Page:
Working Americans Face Robber Baron Economy
by gogreens, Mon Mar 06, 2006 at 07:42:10 AM EST
Working Americans Face 'Robber Baron' Economy
GREEN PARTY OF THE UNITED STATES
Working Americans must stand up to growing monopoly power of corporations, say Greens.
Consolidated corporate power has created financial hardship for middle- and low-income Americans; Greens call for repeal and reform of laws privileging large firms.
WASHINGTON, D.C. -- Green Party leaders urged all Americans to stand up to the growing monopoly power of corporations, which has created financial hardship and ruin for working Americans and families.
"The 2006 midterm elections, at national, state, and local levels, must address the crisis of consolidated corporate power, and how it's hitting Americans hard in their bank accounts," said Aimee Allison, Green candidate for Oakland (California) City Council, District 2 <http://www.aimeeallison.org>. "Debt is at record levels, and a medical emergency or a job loss can spell financial ruin for American families. When companies merge at the national and global level, when Wal-Mart swallows up local economies and puts small business owners out of business, then words like 'free market' and 'competition' are a joke."
Greens asked working Americans to support several urgent measures to restore financial stability and protection for citizens and to limit corporate power:
Recent bankruptcy bills, which give financial institutions nearly unlimited power over middle- and low-income Americans facing financial hardship, must be overturned.
"The House bankruptcy bill passed in April, 2005, allows creditors to demand higher payments before and after bankruptcy, drives up bankruptcy filling fees and minimum payments in repayment plans, and also lets millionaires escape their debts by hiding their money in exemptions and trusts," said John Eder, elected Green Independent member of the Maine House of Representatives (Portland) <http://www.RepJohnEder.com>. "The bill was passed by Republicans and by 72 House Democrats without amendments that would have blocked abuses of bankruptcy laws by companies like Enron. 90% of bankruptcies are the result of employment, illness, or inadequate health insurance. This bill was a victory for credit card companies and banks, and a crushing defeat for the rest of us."
According to the Center for Responsive Politics, financial and credit firms gave more than $7.8 million in individual and PAC contributions during the 2004 election cycle to both Republicans (64%) and Democrats (36%).
A national health insurance system will remove control by HMOs and insurance firms over U.S. health care, and will guarantee quality coverage for all Americans.
"HMOs and insurance firms make decisions based on profit, not on our need for health care," said Donna J. Warren, who is seeking the Green nomination for Lieutenant Governor of California <http://www.donnawarren.com>. "They refuse to cover people who are considered at-risk -- people with prior medical conditions, older Americans, and those who can't afford coverage. That's why over 45 million Americans, including millions of working people, aren't covered. The only remedy is a single-payer national health insurance system. Unfortunately, most Congress members get too much money in contributions from these corporations, so they refuse to challenge corporate power and profit with a single-payer plan."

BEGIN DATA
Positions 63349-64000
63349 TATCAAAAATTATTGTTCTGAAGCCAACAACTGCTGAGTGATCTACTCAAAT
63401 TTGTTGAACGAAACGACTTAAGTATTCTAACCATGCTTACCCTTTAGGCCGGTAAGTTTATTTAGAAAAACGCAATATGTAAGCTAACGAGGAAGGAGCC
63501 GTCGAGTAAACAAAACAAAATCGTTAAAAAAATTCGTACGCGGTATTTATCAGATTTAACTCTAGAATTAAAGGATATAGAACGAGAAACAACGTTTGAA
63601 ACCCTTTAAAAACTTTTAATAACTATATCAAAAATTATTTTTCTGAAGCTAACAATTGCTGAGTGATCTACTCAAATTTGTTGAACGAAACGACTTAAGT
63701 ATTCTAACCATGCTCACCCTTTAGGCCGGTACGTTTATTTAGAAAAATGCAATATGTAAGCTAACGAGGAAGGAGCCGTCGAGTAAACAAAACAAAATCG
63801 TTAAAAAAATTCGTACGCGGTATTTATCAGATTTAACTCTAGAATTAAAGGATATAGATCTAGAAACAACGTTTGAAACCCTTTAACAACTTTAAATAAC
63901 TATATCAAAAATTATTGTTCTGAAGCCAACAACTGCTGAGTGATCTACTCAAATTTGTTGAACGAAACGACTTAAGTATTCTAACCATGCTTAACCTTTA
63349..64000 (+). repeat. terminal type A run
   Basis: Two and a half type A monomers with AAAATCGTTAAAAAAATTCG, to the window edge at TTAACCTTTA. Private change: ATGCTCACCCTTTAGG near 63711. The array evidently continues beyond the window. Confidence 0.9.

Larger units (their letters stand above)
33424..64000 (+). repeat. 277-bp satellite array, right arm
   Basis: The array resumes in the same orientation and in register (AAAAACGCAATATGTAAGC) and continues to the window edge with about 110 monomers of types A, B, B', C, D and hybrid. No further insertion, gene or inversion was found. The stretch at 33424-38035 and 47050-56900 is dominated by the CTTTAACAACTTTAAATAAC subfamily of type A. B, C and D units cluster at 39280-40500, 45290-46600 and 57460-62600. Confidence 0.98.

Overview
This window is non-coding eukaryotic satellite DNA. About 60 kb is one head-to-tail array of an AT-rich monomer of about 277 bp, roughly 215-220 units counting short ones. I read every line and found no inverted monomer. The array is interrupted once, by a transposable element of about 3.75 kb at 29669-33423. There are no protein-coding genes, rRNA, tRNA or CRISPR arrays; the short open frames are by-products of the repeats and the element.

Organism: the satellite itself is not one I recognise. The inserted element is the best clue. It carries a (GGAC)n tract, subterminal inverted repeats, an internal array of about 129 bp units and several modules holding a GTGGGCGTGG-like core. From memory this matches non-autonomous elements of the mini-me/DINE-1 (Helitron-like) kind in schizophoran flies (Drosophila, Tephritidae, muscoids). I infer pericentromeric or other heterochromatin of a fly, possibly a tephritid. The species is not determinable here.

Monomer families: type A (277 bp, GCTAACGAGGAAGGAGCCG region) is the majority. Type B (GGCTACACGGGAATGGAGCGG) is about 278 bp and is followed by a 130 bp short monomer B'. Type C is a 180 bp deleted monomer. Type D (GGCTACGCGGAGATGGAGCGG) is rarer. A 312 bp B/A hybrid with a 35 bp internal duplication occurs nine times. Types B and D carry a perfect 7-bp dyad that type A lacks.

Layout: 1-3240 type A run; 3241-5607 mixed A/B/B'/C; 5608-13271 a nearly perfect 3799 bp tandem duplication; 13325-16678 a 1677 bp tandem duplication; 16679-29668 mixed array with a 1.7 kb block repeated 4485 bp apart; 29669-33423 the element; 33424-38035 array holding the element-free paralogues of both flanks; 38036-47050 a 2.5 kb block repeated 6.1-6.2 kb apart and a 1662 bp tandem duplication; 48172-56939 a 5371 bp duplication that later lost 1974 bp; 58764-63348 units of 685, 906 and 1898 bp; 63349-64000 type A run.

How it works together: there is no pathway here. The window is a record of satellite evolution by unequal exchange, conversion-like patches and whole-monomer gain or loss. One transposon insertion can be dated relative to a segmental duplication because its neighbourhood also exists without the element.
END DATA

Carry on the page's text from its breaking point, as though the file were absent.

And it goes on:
Americans must work to preserve their job benefits and public 'social safety' protections, beginning with repeal of Taft-Hartley restrictions on workplace organization and rejection of Republican attempts to privatize Social Security.
Conservation of energy and targeted carbon taxes will not only help curb the advance of global warming and make the U.S. less reliant on foreign oil, they will prevent oil companies from gouging consumers while drawing record profits.
Greens noted that, while Americans suffered higher prices at the gas pump, companies like Exxon Mobil set U.S. records for quarterly and annual profits in 2005.
Greens also call for an end to the status of corporations as 'persons' according to a 19th-century interpretation of the U.S. Constitution; legislation to prevent corporations from evading payment of taxes and escaping punishment when they break the law; stronger local economic control for communities facing invasion by Wal-Mart and other big chain stores; and renegotiation of international trade pacts like NAFTA and FTAA which privilege corporations over working people and override labor, human rights, and environmental protections.
Greens stressed that income for Americans under 45 has fallen dramatically between 2001 and 2005, and that people of color have been disproportionately hit by cuts to the social safety net.
"We're in a new 'Robber Baron' era," said California congressional candidate Byron De Lear (28th District) <http://www.delearforcongress.org>. "While competition between powerful companies has dwindled under corporate-friendly policies, working people compete for fewer jobs, benefits disappear, unions are weakened, and small businesses don't stand a chance."
"But we can't even begin to fight predatory corporate power until we expel all Democrats and Republicans in Congress, in state legislatures, and in city councils who take marching orders from corporate lobbyists," said Mr. DeLear. "The Green Party and its candidates refuse all contributions from corporations, and we're fighting for campaign finance reforms that allow Green and other noncorporate candidates a fighting chance to compete in elections."
Green Party of the United States
1700 Connecticut Avenue NW, Suite 404
Washington, DC 20009.